The genesis of Britain's allotments looks as if it was an urban after-thought, a few hundred tiny pieces of agriculture on the outskirts of cities. In fact, the lineage of the allotment stretches back to the great medieval commons - and to the potent but half-forgotten ideology which, throughout the nineteenth century, asserted people's right to grow their own food.
This book is partly the story of the politician who made it possible, Jesse 'Three acres and a cow' Collings, and his ability to snatch victory from the jaws of defeat (and vice versa). But it is also a look at the original ideology of the allotment, its radical claims about English history, its representative interpretation of modern economics, and where it has led us to today - and what that might mean if the allotments ideology takes further hold.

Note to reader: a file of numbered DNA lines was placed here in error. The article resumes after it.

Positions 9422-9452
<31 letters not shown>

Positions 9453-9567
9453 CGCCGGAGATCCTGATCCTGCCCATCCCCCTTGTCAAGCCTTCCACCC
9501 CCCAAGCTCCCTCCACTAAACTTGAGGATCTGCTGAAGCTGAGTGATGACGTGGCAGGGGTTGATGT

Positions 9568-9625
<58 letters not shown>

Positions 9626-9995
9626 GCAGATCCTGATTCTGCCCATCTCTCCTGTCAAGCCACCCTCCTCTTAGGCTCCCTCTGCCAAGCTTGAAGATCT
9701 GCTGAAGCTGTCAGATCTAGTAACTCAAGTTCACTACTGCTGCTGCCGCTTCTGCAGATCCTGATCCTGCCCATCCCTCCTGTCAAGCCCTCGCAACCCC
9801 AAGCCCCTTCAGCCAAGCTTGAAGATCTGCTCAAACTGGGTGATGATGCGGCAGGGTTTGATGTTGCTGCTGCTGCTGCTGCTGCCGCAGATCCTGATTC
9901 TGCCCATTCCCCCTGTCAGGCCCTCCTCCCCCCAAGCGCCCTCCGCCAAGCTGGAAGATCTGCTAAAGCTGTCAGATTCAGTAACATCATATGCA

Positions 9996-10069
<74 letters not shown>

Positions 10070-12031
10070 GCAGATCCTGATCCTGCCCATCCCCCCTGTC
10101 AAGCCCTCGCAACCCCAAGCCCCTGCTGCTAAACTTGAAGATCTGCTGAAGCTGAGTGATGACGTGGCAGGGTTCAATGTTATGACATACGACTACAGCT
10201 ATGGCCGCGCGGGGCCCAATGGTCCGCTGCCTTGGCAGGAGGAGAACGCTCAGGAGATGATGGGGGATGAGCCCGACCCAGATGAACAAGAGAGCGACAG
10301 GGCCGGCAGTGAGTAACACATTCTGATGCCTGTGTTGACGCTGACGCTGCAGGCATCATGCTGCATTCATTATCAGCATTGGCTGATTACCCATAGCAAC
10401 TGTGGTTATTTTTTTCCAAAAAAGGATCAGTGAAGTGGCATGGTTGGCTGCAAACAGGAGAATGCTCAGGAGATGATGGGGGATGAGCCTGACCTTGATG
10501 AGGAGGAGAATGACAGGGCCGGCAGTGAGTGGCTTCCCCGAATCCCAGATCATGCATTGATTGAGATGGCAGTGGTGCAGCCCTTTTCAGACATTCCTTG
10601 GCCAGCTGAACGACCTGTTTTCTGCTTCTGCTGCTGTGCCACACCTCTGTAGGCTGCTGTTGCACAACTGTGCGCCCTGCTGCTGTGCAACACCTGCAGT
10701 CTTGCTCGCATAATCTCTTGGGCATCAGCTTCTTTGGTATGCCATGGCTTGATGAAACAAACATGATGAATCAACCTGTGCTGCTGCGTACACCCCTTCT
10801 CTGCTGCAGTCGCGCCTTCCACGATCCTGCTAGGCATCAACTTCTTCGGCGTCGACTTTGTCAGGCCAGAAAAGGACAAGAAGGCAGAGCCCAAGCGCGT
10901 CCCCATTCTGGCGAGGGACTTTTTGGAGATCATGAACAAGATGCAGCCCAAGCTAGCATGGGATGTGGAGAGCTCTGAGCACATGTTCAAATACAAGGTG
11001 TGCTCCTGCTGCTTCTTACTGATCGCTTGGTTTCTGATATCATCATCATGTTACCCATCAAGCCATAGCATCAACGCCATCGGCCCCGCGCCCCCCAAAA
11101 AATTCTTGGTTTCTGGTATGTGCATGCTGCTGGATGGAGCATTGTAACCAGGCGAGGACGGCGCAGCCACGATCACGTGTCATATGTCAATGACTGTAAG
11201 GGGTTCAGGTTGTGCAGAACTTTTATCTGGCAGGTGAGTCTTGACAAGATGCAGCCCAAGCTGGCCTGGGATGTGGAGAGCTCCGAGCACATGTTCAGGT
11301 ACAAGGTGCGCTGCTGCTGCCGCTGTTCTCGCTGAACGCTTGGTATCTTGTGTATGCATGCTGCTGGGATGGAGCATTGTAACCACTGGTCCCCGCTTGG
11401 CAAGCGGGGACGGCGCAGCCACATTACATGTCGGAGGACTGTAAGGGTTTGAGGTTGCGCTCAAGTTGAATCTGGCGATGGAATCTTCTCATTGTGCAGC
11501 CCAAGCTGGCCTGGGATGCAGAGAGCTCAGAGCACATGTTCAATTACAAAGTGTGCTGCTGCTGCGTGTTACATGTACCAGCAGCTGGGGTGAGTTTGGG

David Boyle is the author of 'Blondel's Song: The capture, imprisonment and ransom of Richard the Lionheart' and a series of books about history, social change and the future.
He has written for many national newspapers and magazines.